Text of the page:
On February 18, 2003, at 1323 central standard time (CST), a Robinson R22 Beta II helicopter, N54TR, was substantially damaged during a hard landing following a loss of main rotor drive near Kent, Texas. The helicopter was registered to the Robinson Helicopter Company of Torrance, California; however, it was pending title transfer to its new owner/operator, Executive Helicopters of Vega Baja, Puerto Rico. The commercial pilot was not injured and his pilot rated passenger sustained minor injuries. The helicopter was being operated under 14 Code of Federal Regulations Part 91. Visual meteorological conditions prevailed throughout the area for the ferry flight for which a flight plan was not filed. The ferry flight originated at Torrance, California, and was destined for the new owner's facility near San Juan, Puerto Rico. The flight's last refueling stop was made at the West Texas Airport (T27) near El Paso, Texas, with the Fort Stockton Airport (FST) near Fort Stockton, Texas, as the next intended fuel stop. The helicopter departed El Paso with 23 gallons of 100LL aviation fuel on board for the 177-nautical mile flight to Fort Stockton.

The pilot reported that the helicopter was in level cruise flight at an altitude of 700 to 900 feet AGL at an indicated airspeed of 70 to 75 knots, when they heard a loud "thump" coming from the area behind the cabin, immediately followed by the activation of the clutch light and accompanied with a change in engine and rotor noise. Within a couple of seconds, the pilot reported hearing another "thump" and, subsequently, the engine RPM started to increase as the rotor RPM was decreasing. The pilot initiated a 180-degree turn to position the helicopter into the wind while maintaining 70 knots as he entered an autorotation. Following the landing flare to rough and down-sloping terrain, the helicopter landed hard, the nose pitched forward and the main rotor severed the tailboom.

The pilot reported, in his statement, that they were "well aware of the limitations of the helicopter as well as of the environmental conditions of the southwestern states." All of the supporting maintenance publications for the helicopter, the ground handling wheels and any other non-essential items were shipped to Puerto Rico in order to remain within the weight and balance limits of the helicopter. Both pilots had completed the Robinson Helicopter Company Operator's Safety Course at Torrance the week prior to the accident.

The pilot held a commercial pilot certificate with helicopter and helicopter instructor ratings. Per the logbook, the pilot had accumulated a total of 1,351 flight hours, 1,230 hours of which were in this make and model of helicopter. In the last 90 days, the pilot had accumulated a total of 114 flight hours, 94 hours of which were in this make and model. The pilot's second-class medical certificate issued on January 3, 2003 listed no restrictions.

The second pilot held a private pilot certificate with single engine land and helicopter ratings. Per the logbook, the second pilot had accumulated a total of 295 hours, 75 of which were in this make and model. In the last 90 days, the second pilot had accumulated a total of 33 hours, 27 of which were in this make and model. The second pilot's third-class medical certificate issued on August 16, 2001 listed the restriction that he wear prescription lenses.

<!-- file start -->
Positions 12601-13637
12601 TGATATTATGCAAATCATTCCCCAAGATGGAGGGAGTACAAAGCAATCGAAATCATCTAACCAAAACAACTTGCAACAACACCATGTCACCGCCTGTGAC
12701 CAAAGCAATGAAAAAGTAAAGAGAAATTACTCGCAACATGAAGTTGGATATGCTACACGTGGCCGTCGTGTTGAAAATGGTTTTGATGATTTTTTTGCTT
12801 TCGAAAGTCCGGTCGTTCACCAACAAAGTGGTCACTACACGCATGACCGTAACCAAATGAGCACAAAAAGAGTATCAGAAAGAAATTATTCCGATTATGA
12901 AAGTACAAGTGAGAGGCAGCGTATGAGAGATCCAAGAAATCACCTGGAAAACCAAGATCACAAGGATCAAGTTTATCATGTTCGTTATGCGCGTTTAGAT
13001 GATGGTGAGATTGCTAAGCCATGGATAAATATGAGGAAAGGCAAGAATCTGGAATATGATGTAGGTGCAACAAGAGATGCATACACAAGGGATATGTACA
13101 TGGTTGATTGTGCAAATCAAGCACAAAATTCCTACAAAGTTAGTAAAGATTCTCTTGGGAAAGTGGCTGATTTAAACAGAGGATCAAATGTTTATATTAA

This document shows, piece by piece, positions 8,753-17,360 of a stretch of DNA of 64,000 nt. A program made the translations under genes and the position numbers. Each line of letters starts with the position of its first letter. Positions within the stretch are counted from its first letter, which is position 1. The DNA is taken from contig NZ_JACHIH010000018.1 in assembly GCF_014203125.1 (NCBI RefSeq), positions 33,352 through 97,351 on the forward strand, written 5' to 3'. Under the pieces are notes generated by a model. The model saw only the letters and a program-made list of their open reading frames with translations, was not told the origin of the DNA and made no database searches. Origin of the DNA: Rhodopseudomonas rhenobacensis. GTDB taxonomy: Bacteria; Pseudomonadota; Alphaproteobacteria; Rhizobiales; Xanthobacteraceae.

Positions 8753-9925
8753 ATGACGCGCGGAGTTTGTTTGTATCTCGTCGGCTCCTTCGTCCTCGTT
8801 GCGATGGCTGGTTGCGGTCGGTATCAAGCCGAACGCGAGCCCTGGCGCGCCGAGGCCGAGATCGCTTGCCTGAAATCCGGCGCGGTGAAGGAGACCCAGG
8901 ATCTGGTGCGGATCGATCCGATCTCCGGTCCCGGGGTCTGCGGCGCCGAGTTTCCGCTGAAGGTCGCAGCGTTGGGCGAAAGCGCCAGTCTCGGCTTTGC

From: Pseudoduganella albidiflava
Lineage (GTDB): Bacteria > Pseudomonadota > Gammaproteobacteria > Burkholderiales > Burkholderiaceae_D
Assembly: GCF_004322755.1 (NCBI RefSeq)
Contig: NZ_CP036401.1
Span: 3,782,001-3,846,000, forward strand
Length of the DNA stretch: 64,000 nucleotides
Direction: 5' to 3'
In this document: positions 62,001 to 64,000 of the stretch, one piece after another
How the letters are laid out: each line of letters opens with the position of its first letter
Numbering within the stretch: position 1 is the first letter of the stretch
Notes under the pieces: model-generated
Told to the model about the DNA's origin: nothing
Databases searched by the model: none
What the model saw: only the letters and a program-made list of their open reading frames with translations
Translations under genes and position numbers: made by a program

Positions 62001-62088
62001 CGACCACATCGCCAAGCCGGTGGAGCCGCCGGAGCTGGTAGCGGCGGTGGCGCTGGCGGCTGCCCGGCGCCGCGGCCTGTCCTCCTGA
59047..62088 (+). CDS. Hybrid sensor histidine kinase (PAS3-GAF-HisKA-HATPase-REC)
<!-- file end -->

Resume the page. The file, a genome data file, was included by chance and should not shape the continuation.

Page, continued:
The Robinson model R22 Beta II helicopter (S/N 3412) has a two-bladed main rotor, a two-bladed tail rotor and is powered by a Lycoming O-320-J2A reciprocating engine (S/N L-38934-36A) derated to 145 horsepower.

A review of the maintenance records revealed that the helicopter and engine had accumulated a total of 19.9 hours since new.

At 1353 CST, the Fort Stockton automated surface observing system (ASOS), located 80 miles east of the accident site, reported the wind 290 degrees at 12 knots gusting to 19 knots, clear skies, 10 miles visibility, temperature 81 degrees Fahrenheit, dew point 25 degrees Fahrenheit and altimeter 29.94 inches of Mercury.

The helicopter came to rest in an upright position. Examination of the wreckage by the FAA inspectors, who traveled to the accident site, revealed that both main rotor blades were damaged and the tailboom was severed from the helicopter and broken into several pieces consistent with the main rotor contacting the tailboom during the landing. The engine showed evidence of an overspeed greater than about 110%. One of the two drive belts was missing and the remaining belt was off of the upper sheave and showed considerable damage.

The wreckage was recovered and moved to the Robinson Helicopter Company facility in Torrance, California for a more detailed examination. No discrepancies were noted, apart from impact related damage, in the assembly, installation or alignment of the engine, clutch assembly or actuator assembly. No evidence of pre-impact damage to the flight and powerplant controls was found. The drive belts for this helicopter are of a double-vee design. The one recovered belt was cut across the vees for removal. The belt had separated between the vees with only a 5-inch section still intact.

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